Mapping the Fighter's Body onto a Controller: Parts VS. Punches
This strategy worked out well because UFC 3 features a rich level of complexity in how you fight, maneuver, counter, and flow. For a beginner player like me, it was challenging just to learn the basics of striking, let alone how to perform takedowns, ground transitions, and submissions. Part of this had to do with an interesting button-mapping scheme. Playing on a PlayStation the square and triangle buttons correspond to left and right hand accordingly, and the X and circle buttons left and right kick. What I find interesting about the left/right designation is that, as a striker, I don’t think about my physical body by its parts (left side, right side), instead, I think about my body in terms of its available techniques in a given context (jab and cross). This is important when switching stances in the game or playing with a southpaw—left is still left and right is still right. Again, in kicking, I'd think of front leg and back leg because I’m differentiating my body based on functions like speed versus power instead of relative descriptors like left and right. It’s not a huge problem for the game—in many ways you simply learn to use the controller as an extension of your body to control a projection of your body. The first stages of this process are a kind of translation (square = left hand) but eventually, this becomes embodied knowledge and I could enter commands with the speed of a button-masher because of training and repetition.
Other than that, striking in the game is actually pretty satisfying, if not a bit overpowered. Once I became fairly adept at the controls after many play sessions extending into the wee hours of the morning, I could actually apply some of my own technical knowledge of striking to situations in the game. For example, once I could move my character in fluid ways that I like to move when I spar, I could employ tactics that I knew were effective like sidestepping a punch combination to kick to the lead leg. The kind of timing or embodied kairos I have cultivated actually does port over nicely to the digital octagon. In fact, it wasn’t long before I could make my avatar move in ways that my physical body cannot and I got to test some of the techniques that really only exist in theory for me, not in practical application of my own sparring. Suddenly, certain combinations I dream of pulling off in real life were available to me, at my fingertips. That’s partially why it felt so good to bait McGregor into the single-leg takedown attempt only for me to counter with a fade-away jumping back kick square to his jaw. A knockout in the 3rd round of my title fight with one of the most iconic and powerful kicks in all of Tae Kwon Do. Victories just don’t get much more satisfying than that.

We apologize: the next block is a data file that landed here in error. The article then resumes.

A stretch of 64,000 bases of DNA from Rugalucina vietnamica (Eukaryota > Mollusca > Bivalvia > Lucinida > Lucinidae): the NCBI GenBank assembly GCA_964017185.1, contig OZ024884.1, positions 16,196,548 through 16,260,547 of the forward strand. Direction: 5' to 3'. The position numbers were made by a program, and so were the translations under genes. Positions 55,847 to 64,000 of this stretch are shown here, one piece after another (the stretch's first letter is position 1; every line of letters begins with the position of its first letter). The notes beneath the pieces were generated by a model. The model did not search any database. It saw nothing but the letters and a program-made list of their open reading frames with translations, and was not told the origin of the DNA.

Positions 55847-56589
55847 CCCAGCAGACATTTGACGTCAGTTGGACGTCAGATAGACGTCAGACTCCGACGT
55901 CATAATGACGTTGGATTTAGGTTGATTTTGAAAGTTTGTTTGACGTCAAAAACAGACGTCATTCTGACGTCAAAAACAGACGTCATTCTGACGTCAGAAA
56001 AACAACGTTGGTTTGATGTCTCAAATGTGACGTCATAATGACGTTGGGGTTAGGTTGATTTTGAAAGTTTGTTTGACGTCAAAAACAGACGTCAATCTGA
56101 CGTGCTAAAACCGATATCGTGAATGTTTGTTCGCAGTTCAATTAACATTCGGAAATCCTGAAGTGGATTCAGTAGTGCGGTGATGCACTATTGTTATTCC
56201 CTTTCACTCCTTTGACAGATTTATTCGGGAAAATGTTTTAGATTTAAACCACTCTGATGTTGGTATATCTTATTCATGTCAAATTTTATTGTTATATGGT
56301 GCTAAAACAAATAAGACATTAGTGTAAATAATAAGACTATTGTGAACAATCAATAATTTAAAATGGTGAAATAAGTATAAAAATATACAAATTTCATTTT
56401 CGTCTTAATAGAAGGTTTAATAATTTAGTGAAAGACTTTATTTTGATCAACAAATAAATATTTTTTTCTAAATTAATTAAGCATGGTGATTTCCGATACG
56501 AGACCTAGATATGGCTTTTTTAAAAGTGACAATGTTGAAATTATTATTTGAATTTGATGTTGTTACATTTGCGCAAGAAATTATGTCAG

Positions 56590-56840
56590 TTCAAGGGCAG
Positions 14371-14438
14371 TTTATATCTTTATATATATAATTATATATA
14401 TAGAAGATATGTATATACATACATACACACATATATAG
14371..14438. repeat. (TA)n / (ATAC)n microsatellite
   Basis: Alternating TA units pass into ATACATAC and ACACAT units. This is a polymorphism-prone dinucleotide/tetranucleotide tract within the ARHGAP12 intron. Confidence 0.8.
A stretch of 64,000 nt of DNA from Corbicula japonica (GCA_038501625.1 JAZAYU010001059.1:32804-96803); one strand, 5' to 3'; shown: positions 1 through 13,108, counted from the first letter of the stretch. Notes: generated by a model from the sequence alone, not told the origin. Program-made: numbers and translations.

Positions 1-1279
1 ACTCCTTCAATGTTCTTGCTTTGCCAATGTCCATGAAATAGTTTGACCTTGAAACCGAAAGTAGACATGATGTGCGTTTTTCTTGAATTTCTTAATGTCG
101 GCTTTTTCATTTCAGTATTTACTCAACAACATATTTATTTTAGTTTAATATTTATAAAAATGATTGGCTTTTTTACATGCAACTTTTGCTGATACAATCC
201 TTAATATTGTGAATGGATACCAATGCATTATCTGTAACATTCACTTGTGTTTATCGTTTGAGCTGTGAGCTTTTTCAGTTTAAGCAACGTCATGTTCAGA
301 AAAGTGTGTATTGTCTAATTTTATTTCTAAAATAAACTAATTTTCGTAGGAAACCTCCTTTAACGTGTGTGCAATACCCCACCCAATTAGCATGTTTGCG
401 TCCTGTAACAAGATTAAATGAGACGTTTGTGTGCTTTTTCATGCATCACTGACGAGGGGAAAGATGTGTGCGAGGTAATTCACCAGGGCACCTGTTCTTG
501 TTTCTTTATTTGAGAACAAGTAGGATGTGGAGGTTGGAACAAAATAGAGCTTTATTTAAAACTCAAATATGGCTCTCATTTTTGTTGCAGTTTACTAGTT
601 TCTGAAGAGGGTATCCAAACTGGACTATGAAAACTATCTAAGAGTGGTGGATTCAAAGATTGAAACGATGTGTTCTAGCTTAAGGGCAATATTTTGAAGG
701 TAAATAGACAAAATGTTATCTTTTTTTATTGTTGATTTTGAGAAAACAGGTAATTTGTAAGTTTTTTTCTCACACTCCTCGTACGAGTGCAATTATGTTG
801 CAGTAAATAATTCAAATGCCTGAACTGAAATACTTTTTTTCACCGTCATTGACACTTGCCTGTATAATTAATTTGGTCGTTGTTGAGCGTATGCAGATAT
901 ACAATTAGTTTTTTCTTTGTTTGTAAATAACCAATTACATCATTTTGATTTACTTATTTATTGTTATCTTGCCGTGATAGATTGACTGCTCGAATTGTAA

Ways to Play: Embodying a Fight Persona
The game itself turned out to be something I liked to play—really liked to play. But would my experience watching Jung actually fight in the UFC be equally enjoyable? Turns out the answer is yes. I searched for a watch list and come across this article to help me figure out how to watch Jung's career unfold. Notably, this article was published before Jung’s fight in December of last year with last-minute replacement, Frankie Edgar and I would certainly add that performance to the list.